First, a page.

Even with more COVID-19 surges expected in the next few weeks, a top official with Immigration and Customs Enforcement (ICE) argued in favor of repopulating a Bakersfield immigration detention facility in federal court last week, according to a report from the Los Angeles Times.
In August, a COVID-19 spread at the Mesa Verde facility led a U.S. District Court to issue a restraining order barring new detainees and limiting the population there from 400 to 50. The order also mandated that all inmates and staff be tested weekly. Attorneys for ICE argued that the order should no longer remain in place because they claim no new cases have been reported since the initial outbreak and that people who previously contracted the coronavirus have since recovered. However, court documents show that two staff members tested positive for the virus as early as last week.
ICE official Moises Becerra claimed that the Mesa Verde facility is in the process of combining dorms to make more room for people and said the goal is to always have beds available for new detainees. The facility also said they will offer tests to incoming detainees and place them in quarantine or isolation for two weeks. Still, U.S. District Court Judge Vince Chhabria questioned Becerra’s plan and appeared unconvinced of its effectiveness. Over the summer ICE misrepresented facts about how it was approaching COVID-19 protocols and, in emails disclosed later, declined to test detainees because of an assumption that it would be too hard to quarantine detainees who tested positive.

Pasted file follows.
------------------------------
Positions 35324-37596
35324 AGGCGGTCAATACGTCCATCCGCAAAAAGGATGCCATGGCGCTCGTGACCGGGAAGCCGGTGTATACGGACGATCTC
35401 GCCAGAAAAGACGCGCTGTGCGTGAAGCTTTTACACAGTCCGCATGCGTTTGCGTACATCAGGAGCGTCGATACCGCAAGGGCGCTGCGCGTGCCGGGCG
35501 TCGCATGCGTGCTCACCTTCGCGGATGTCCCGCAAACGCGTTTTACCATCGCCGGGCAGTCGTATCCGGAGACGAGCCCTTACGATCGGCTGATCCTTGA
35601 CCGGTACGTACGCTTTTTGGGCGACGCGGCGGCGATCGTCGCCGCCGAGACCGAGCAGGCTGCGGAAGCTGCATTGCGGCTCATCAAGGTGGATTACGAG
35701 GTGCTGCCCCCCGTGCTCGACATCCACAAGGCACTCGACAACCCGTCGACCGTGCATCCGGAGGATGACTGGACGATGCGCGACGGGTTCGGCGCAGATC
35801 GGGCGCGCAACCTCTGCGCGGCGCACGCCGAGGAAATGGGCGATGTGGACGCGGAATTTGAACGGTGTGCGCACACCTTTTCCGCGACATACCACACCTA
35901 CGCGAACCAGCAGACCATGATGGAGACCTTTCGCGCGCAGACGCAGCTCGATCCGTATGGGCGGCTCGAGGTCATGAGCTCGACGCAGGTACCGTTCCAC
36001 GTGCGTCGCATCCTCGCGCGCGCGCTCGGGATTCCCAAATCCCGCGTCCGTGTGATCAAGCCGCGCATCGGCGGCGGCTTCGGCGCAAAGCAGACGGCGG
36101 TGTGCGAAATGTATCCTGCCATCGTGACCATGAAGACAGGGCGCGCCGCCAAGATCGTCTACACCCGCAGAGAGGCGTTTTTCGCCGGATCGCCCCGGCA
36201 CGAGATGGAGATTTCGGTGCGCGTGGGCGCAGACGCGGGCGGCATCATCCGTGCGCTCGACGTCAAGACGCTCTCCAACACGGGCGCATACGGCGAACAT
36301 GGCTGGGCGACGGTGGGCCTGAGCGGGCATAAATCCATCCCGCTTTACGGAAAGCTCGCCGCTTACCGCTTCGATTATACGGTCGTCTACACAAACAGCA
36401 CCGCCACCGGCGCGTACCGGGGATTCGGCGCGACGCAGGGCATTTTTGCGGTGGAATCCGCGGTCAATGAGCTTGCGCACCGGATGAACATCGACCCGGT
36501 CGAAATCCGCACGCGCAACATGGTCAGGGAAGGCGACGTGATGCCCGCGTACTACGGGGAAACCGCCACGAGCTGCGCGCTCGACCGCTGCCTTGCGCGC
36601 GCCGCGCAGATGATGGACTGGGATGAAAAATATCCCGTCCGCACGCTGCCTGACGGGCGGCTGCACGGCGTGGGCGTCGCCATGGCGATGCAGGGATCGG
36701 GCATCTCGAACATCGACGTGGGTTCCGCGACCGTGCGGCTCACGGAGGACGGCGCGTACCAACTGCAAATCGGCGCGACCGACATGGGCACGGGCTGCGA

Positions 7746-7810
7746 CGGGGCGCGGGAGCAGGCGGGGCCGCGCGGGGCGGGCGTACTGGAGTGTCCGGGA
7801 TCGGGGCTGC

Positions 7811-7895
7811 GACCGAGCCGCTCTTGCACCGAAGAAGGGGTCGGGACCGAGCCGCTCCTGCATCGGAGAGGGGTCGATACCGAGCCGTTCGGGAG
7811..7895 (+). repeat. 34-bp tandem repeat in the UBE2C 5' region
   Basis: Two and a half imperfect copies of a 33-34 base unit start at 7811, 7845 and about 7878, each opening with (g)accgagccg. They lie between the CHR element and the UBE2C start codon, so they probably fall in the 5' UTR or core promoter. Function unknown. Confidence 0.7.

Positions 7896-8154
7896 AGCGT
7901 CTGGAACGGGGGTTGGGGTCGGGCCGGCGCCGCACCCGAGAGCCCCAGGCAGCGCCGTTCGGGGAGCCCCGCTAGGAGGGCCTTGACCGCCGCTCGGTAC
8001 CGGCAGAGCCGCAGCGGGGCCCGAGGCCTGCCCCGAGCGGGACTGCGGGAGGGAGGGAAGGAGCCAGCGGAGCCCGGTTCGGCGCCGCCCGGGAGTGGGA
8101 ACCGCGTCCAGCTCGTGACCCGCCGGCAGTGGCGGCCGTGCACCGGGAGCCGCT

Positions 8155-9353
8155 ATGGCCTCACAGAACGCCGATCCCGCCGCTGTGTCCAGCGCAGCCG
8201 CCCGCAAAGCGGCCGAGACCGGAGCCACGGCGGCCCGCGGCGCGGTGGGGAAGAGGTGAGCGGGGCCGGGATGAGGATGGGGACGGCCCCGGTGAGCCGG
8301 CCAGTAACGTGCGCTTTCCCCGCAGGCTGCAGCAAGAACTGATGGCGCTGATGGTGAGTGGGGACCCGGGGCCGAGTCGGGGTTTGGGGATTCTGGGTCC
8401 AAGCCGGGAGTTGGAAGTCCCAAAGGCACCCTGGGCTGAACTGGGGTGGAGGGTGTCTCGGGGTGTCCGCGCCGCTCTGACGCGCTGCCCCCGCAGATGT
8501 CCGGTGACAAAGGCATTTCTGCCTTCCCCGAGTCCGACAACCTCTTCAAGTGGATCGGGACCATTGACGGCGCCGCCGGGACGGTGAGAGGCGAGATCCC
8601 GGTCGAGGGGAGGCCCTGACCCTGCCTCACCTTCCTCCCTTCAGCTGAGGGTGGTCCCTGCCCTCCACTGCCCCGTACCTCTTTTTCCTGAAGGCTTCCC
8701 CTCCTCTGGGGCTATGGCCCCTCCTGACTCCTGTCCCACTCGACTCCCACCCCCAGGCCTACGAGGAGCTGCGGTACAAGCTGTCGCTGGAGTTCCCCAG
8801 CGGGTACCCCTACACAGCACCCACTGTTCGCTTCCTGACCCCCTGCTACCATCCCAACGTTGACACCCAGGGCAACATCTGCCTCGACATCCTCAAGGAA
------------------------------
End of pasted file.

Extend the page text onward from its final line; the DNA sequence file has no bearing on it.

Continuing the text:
The public defender’s office of San Francisco and the ACLU are urging both the court and government officials to step in and keep this summer’s order in place. “We do not expect ICE to ensure compliance, therefore it is the responsibility of our state and local officials to address this humanitarian crisis,” Jackie Gonzalez, policy director at Immigrant Defense Advocates, told the LA Times.
ACLU attorney Monika Langarica stated in a Nov. 19 hearing that prisons and jails supply most ICE detainees in the state of California. However, she noted, these transfers are voluntary and present a danger to the community. “Without constant intervention from all angles possible, more people may die in ICE detention,” she said.